Can you provide my organization with a speaker?
Yes, we certainly can. Simply contact us with a description of your organization (university, women's group, service club, etc.), and its location, and we would be glad to reply. Since we are frequently asked to speak on this important issue, please give us ample notice before the lecture in order for us to provide a speaker for you.
How can I find a Digital Infrared Imaging lab in my area?
You will find an up-to-date list of international qualified breast thermography centers at this link (Qualified Centers).
Why haven’t I heard of Digital Infrared Imaging before?
Due to a poorly constructed and performed (with regards to Breast Thermography) research study back in the 1970’s, DII was placed in a "further study needed" and "no improvement over mammography" category. Along with this study, health care politics and insurance cost-containment issues caused interest in this technology to be put on hold. However, with the combination of a multitude of large-scale studies performed in the 80’s and 90’s, and recent advances in technology, DII is emerging as an important addition to a woman's regular breast health care.
I mentioned Digital Infrared Imaging to my doctor and was told that the procedure is outdated and useless, is this true?
Unfortunately, many physicians either do not know about this technology or are knowledgeable about a single poorly performed (with regards to DII) research study; the BCDDP (Breast Cancer Detection Demonstration Project). The BCDDP was a large study done in the 1970’s that collected data from many centers around the United States. Three methods of breast cancer detection were studied: physical examination, mammography, and thermography.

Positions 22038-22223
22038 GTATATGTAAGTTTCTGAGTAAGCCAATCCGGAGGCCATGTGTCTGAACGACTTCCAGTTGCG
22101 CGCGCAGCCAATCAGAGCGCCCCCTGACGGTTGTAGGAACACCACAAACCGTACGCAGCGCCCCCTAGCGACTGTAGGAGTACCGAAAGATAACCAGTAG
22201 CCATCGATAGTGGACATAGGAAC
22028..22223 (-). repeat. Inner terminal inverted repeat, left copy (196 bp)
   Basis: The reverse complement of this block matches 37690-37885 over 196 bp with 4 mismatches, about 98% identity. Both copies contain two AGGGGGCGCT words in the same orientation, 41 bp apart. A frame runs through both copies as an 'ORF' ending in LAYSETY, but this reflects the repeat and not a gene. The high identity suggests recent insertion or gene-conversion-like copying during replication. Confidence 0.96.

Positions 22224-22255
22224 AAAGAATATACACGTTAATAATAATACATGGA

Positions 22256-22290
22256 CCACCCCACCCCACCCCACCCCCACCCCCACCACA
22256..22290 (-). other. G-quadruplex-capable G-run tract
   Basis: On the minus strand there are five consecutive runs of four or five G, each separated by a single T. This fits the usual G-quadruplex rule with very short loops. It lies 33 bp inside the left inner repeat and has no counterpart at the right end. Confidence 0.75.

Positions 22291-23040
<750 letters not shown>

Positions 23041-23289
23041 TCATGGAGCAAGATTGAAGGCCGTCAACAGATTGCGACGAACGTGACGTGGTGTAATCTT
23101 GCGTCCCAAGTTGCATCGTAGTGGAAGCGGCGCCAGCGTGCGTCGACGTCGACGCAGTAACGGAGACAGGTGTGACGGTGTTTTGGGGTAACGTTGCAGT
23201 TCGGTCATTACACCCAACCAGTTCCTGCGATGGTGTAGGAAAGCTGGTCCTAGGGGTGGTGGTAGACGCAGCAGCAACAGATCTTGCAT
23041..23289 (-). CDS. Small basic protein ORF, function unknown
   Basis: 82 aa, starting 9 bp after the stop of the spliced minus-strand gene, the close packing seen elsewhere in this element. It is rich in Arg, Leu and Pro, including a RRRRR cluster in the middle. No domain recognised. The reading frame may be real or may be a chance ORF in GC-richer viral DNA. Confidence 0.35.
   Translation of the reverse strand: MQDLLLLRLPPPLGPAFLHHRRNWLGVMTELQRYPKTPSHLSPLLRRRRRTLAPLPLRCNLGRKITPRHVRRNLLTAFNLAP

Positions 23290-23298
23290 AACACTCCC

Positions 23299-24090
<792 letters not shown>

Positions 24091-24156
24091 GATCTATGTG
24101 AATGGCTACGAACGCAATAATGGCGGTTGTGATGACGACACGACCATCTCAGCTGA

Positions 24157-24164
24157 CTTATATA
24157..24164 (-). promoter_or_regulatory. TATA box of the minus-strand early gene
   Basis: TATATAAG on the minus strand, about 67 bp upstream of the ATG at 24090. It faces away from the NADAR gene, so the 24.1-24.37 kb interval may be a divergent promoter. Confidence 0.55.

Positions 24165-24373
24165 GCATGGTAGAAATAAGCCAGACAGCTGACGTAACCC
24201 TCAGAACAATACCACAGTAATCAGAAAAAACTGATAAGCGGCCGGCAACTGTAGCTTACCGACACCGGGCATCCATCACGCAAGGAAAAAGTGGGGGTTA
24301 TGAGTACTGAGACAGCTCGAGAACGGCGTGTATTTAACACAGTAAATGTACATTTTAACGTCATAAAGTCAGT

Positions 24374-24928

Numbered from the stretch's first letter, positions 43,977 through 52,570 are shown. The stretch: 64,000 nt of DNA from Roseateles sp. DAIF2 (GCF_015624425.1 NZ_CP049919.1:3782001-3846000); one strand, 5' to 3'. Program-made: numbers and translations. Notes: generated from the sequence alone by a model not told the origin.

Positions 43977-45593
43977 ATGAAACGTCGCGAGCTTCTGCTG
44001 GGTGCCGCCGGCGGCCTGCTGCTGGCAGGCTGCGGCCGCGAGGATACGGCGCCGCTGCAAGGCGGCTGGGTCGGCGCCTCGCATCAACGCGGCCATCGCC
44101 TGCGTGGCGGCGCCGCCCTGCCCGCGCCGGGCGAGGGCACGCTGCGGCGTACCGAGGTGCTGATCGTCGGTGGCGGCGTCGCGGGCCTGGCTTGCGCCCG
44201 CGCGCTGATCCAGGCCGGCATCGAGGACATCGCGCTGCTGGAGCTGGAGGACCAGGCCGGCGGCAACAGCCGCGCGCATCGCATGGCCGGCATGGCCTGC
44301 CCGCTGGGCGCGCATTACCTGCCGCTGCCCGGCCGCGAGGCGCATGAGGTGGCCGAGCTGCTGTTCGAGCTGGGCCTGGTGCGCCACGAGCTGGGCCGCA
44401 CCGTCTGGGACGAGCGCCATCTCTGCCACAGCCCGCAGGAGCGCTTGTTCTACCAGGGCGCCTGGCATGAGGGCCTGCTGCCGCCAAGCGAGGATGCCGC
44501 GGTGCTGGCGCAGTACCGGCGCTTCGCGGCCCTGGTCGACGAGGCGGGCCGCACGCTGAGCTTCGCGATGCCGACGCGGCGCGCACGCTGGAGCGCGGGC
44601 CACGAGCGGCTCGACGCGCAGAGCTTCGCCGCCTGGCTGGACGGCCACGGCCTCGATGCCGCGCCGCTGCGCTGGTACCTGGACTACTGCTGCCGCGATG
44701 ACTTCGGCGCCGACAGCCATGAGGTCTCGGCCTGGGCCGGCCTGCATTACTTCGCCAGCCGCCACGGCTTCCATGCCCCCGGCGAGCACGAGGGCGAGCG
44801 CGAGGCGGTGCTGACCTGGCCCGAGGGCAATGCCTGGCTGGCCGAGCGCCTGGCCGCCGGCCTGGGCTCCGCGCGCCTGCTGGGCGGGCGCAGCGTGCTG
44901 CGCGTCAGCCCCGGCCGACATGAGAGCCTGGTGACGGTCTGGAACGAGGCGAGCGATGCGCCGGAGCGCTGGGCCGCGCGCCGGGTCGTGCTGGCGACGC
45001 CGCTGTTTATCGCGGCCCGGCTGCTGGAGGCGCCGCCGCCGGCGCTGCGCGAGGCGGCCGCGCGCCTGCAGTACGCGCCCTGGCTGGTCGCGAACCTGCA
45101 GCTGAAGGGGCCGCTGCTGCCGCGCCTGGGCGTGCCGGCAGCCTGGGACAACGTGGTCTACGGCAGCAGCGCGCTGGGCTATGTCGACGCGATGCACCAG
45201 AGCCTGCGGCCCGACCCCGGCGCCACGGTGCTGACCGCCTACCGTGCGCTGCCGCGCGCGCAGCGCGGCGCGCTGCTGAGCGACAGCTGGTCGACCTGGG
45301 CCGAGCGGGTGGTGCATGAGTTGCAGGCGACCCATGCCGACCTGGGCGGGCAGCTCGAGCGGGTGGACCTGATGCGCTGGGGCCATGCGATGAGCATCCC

With regards to thermography, the BCDDP was seriously flawed in six critical areas.
- Completely untrained technicians were used to perform the scans.
- The study used radiologists who had no experience or knowledge in reading infrared images.
- No standardized reading protocol had yet been established for infrared imaging.
- Proper laboratory environmental controls were completely ignored. In fact, many of the research sites were mobile trailers with extreme variations in internal temperatures.
- Low resolution industrial grade infrared imagers were used.
- The initial premise of the study was flawed: "A negative thermogram would preclude the need for a mammogram." A fuctional imaging test (thermography) cannot replace a structural imaging procedure (mammography). These two imaging tools complement each other. Thermography is to be used in addition to mammography, not as a replacement.
Of considerable concern was the reading of the images. It wasn’t until the early 1980’s that established and standardized reading protocols were introduced. Considering these facts, the BCDDP could not have properly evaluated infrared imaging. With the advent of known laboratory environmental controls, established reading protocols, and state-of-the-art infrared technology, a poorly performed 20-year-old study cannot be used to determine the appropriateness of DII.